- Heaven Has a Face, So Does Hell: The Art of the Noh Mask
Chiding the laziness of Western scholars and the insularity of experts in Japan who have studied nō masks before, Stephen Marvin promises readers deeper knowledge of this topic (1:x-xi). His exhaustive and beautifully produced two-volume study more than succeeds in doing this, becoming the definitive reference to nō masks despite certain shortcomings. The eleven chapters of volume 1 provide a full overview of nō masks, while volume 2 presents lavish photographs and descriptions of 145 examples.
The first four chapters of volume 1 provide a context for understanding the world of nō masks. Chapter 1 examines the origins of nō masks, placing their history in reference to earlier forms of masked performance. Chapter 2 charts the evolution of nō masks, locating the roots of some masks in folk performing traditions and exploring the reasons for the creation of other varieties The author covers the history of nō theatre from its antecedents to the dispersion of great mask collections in modern times in chapter 3. Chapter 4 is on the fundamentals of nō performance and is restricted largely to a discussion of the plots of representative plays.
The remaining chapters in volume 1 focus on masks and are the strongest part of the work. Chapter 5 on the art of the nō mask describes the process of their construction and techniques used to copy esteemed masks, as well as providing an appraisal of medieval masks. Marvin's discussion of the construction of nō masks is especially rewarding in its detailed account of creating a mask, from the hewing of a three-hundred-year-old cypress tree to carving and painting the finished product, and his review of the debate about the authenticity of the oldest masks is fascinating.
Chapter 6, on mask form and function, provides a level of detail new to English writings on nō masks. The mysterious expressions of nō masks, how they appear to cast multiple emotions or change moods with a tilt of the actor's head, as well as the vagaries of mask eyes, mouths, and facial hair are described. Mask nomenclature, including typical descriptive terms, the derivation of mask names, and mask preferences among nō schools, is addressed in chapter 7.
The most extensive section in volume 1 is chapter 8, which introduces different categories of nō masks. Marvin expands the typical list of five types of mask to ten. The typical list includes masks of benevolent male deities (Okina), old men ( jō ), female, male, and demon (for the latter, Marvin prefers the term kishin to indicate that demons are not necessarily malevolent). He adds to this list Buddhist deities and vengeful ghosts (onryō), and he subdivides male masks into four varieties: young men, spirits (ryō no otoko), adolescent boys, and old warriors. This chapter presents a flood of information about these major categories and the subvarieties of masks within them, which includes descriptions of their features, representative plays that they appear in, and references to the nō treatises in which they are mentioned. With a few exceptions this chapter lacks the ample photographic representations found [End Page 381] in the other sections, but examples of many of these masks can be found in volume 2.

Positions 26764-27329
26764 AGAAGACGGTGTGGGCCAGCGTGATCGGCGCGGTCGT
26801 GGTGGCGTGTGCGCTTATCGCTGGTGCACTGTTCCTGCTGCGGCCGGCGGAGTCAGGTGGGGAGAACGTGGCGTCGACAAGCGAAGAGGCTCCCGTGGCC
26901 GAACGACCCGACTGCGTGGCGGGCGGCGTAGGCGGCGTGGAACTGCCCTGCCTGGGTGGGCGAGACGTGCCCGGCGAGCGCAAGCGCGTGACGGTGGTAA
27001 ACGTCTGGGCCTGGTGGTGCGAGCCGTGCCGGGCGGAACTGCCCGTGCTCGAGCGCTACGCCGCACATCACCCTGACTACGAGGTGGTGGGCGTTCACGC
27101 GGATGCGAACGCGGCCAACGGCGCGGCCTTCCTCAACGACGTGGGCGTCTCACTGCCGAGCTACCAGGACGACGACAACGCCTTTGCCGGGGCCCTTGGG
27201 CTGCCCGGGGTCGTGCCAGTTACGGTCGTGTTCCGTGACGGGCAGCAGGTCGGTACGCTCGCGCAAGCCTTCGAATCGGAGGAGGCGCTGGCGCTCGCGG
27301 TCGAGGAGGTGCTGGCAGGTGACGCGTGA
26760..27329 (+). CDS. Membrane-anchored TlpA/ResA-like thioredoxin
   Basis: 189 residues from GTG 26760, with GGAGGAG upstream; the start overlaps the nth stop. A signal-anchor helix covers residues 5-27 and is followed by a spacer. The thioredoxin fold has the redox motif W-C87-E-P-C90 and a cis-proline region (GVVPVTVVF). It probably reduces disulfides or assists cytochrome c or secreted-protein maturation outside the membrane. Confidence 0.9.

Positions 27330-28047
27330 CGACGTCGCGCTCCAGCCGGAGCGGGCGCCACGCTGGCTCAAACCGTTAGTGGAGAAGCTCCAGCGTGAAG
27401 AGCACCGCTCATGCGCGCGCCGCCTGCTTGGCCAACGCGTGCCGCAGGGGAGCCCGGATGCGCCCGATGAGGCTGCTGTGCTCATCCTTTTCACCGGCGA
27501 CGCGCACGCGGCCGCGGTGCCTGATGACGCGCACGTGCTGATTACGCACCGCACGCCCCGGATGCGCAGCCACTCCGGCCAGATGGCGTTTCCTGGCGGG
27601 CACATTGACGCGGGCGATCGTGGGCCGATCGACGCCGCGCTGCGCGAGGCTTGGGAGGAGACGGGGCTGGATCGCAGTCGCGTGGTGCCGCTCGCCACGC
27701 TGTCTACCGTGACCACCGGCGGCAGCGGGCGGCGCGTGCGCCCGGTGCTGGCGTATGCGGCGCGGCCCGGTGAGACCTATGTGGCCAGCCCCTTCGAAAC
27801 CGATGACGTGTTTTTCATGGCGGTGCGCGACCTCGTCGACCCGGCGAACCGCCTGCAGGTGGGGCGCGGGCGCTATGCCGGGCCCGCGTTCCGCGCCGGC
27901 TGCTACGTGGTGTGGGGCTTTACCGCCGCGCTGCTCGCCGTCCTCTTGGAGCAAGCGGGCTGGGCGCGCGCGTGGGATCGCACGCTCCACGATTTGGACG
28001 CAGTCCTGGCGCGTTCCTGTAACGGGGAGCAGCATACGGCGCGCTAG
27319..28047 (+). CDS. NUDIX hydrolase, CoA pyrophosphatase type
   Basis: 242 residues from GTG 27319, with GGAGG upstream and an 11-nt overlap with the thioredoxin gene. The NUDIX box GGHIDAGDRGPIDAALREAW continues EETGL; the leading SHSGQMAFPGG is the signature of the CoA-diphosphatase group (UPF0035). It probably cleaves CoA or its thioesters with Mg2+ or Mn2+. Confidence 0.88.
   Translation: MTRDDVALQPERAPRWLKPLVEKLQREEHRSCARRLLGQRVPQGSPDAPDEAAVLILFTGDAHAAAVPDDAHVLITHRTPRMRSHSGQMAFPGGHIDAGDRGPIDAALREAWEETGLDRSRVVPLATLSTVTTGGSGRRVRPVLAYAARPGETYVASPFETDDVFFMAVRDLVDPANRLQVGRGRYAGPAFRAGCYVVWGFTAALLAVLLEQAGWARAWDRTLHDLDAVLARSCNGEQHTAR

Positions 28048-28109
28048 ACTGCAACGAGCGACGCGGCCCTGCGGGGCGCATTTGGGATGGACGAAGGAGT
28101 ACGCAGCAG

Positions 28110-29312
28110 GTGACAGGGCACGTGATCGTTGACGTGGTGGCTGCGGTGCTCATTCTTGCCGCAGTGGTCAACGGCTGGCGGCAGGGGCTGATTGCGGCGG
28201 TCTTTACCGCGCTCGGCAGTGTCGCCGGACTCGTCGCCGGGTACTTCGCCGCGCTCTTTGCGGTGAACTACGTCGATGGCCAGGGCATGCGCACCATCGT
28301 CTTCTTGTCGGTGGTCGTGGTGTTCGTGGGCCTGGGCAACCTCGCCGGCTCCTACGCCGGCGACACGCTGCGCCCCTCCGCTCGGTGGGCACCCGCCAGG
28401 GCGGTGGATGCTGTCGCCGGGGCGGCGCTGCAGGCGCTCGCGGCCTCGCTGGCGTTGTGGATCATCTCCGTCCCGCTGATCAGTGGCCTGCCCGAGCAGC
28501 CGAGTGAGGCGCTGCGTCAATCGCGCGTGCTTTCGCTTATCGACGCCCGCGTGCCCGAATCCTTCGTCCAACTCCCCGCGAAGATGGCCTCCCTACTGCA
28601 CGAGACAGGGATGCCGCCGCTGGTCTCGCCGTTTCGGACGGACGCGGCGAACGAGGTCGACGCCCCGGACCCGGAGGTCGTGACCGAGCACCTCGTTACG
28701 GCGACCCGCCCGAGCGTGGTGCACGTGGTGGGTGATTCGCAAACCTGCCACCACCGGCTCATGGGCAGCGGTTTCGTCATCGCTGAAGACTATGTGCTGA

Chapter 9 presents the traditional genealogy of mask carvers, the earliest of whom are legendary or hard to historicize until the last half of the sixteenth century, when more is known about carvers. Marvin provides valuable biographies of famous carvers, complete with examples of their signatures carved, painted, or branded on the backs of their masks. Most of his focus is on premodern carvers, but a few twentieth-century artists are mentioned. As with the previous chapter, this is organized more as a reference work for readers seeking to learn particulars of a different carver rather than as a narrative. Chapter 10 provides information on the signatures and other symbols found on the back of nō masks, and chapter 11 gives succinct advice on...